I want to see the electoral system changed - and look forward to campaigning for the Alternative Vote at a referendum soon, even if the date seems very much subject to confirmation.
But, beyond AV, I think the government's bill is badly flawed. Labour reformers must advocate that Labour oppose the Bill in a constructive way. I would be interested what other pro-reform voices think the best approach to the conundrum of this hybrid legislative proposal should be, as I am personally still thinking through what it would mean.
I have no problem with broadly equalised constituency sizes, though size does not explain much of the current electoral bias. But the reduction of the size of the Commons is a poor move for which no decent reason is given. I strongly believe that Lynne Featherstone should be pushing to have the Equality and Human Rights Commission report on its impact on gender and race equality: reducing the House of Commons will almost certainly slow down even recent gradual progress on gender equality, making a mockery of the commitment of every party leader to speed it up. This was not a minor commitment of Cameron or Clegg, and it is not good enough to claim it is an unintended consequence when it is so evidently foreseeable. This impact has had much less attention that it merits.
I am not convinced by the changes to processes of inquiry, even if the status quo is far from perfect, particularly when they are being pursued as a matter of partisan controversy, at odds with British political tradition. And the Coalition should take seriously the issue of voter under-registration before it redraws the political map to write out 3 million potential voters.
In particular, I certainly think Labour should be willing to support and vote for an Alternative Vote referendum on its merits and as a stand-alone measure while opposing or amending the redistricting approach. And I particularly think that we need to do this if Labour is to oppose the Bill on second and final reading.
It would in my view be appropriate for Labour to back AV, while both opposing and offering reasoned amendments on the redistricting proposals, and to oppose the Bill on final reading if these do not succeed. The government ought to be able to carry its hybrid package with LibDem and Tory votes: it has a majority of 78, and I expect it would be carried since it is essentially a matter of Coalition confidence. (I think that will also require a willingness to listen to reasoned and reasonable amendments - particularly in the House of Lords - and that Labour ought to contribute to this)
If it can not carry the Bill, I personally think it would prove possible to secure an alternative Commons majority for the AV referendum to which Labour was committed in its manifesto, and that Labour should propose this..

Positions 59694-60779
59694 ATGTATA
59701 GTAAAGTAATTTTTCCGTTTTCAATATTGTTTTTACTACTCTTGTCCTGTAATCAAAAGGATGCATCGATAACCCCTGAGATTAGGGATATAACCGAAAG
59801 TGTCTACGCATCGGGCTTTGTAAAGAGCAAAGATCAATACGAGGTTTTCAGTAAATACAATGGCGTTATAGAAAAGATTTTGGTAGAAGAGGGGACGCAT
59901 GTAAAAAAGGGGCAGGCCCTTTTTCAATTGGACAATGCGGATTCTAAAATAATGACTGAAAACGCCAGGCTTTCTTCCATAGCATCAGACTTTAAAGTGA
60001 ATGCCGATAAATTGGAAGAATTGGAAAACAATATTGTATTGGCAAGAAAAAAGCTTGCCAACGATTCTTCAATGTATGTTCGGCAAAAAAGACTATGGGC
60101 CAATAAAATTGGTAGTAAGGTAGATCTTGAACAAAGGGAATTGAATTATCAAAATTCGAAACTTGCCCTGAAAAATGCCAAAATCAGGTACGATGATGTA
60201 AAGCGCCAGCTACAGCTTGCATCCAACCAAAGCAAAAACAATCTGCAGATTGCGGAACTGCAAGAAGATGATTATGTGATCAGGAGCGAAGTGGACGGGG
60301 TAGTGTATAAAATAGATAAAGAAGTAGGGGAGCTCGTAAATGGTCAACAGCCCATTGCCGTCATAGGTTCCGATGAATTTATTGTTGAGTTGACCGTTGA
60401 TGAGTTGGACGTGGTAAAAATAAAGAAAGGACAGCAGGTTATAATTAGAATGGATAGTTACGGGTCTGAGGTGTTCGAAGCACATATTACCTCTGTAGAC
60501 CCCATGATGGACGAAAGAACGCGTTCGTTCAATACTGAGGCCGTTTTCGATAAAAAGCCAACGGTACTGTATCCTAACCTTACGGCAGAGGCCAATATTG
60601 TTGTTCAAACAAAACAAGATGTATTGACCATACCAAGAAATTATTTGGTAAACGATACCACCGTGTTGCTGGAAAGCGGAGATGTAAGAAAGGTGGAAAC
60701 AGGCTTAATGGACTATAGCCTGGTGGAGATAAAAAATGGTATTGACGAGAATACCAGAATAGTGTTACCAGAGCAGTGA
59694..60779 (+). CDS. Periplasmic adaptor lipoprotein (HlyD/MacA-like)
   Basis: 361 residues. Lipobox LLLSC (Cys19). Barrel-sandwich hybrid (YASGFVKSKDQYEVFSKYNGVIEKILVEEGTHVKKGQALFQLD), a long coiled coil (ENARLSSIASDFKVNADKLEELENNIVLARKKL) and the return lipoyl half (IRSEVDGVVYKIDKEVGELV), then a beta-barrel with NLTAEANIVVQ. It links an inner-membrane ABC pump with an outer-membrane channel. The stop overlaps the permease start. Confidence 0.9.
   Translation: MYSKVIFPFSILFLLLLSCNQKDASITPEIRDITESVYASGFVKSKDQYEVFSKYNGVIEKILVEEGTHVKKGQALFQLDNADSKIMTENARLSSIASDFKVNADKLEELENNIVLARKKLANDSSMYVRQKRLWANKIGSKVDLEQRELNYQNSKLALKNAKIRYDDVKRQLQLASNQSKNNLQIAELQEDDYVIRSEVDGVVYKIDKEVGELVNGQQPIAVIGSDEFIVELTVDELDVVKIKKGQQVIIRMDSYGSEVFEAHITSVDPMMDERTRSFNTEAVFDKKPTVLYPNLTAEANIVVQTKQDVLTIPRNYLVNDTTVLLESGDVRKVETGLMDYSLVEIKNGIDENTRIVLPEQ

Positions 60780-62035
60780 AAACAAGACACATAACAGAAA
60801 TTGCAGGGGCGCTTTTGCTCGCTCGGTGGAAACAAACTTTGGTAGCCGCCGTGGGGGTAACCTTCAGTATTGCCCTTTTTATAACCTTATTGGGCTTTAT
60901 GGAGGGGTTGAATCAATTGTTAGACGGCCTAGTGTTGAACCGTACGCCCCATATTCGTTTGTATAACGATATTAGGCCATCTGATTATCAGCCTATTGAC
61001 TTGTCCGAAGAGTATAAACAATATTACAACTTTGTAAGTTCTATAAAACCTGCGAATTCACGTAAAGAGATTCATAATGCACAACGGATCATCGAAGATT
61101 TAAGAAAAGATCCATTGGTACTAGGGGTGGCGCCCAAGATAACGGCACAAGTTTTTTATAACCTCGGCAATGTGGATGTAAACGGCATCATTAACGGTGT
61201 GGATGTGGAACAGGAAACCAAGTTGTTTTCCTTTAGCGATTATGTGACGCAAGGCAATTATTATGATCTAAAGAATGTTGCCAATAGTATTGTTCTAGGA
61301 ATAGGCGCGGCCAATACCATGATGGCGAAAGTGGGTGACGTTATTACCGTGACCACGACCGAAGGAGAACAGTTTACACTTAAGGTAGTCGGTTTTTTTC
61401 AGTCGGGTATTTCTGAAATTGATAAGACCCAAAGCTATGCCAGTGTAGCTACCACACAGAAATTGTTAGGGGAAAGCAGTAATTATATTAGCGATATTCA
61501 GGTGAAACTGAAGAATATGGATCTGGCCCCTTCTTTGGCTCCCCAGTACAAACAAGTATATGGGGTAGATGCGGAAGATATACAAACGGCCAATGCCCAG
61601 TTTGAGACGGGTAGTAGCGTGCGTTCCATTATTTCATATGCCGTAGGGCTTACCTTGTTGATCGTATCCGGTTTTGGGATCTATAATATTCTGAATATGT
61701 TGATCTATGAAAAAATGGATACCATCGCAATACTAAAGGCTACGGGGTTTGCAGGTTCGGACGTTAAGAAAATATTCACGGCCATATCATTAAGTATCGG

So Labour should support and oppose aspects of the Coalition's reform on their merits. The Prescottian argument that everything should be opposed strikes me as short-sighted, though it will find some audience. But there is a perfectly valid principled argument for, on the final vote, opposing the package if there are not very significant changes. It is difficult to see why Labour MPs should vote for measures they oppose.
I also think that it would be a strategic and tactical mistake for those of us who think it is important for the party to continue its support for AV, and want to mount a case for campaigning as a party in the referendum, not sitting on a fence, to make support of this Bill the occasion on which Labour has the argument about that.
I am a bit bemused by how strongly Nick Clegg has been playing to the Tory gallery in his attacks on Labour - including specifically over constitutional and electoral reform. The Tory backbenches will be trying to make sure that reform does not pass, while the ability of a Yes campaign to win may well find that the ability to mobilise Labour voters in favour proves decisive. Clegg's current approach is making the job of those in the Labour Party who want the referendum to succeed much more difficult.
I would have thought Clegg must know that, though he gave every impression to the contrary when taking Commons questions on the issue. But I hope that other LibDem frontbenchers, backbenchers and activists can will be thinking about opening an important dialogue how we can try to make sure that members of rival parties can successfully cooperate on this issue.
Civic, non-party campaigners will have a particular role in helping to ensure that engagement does occur in a constructive way.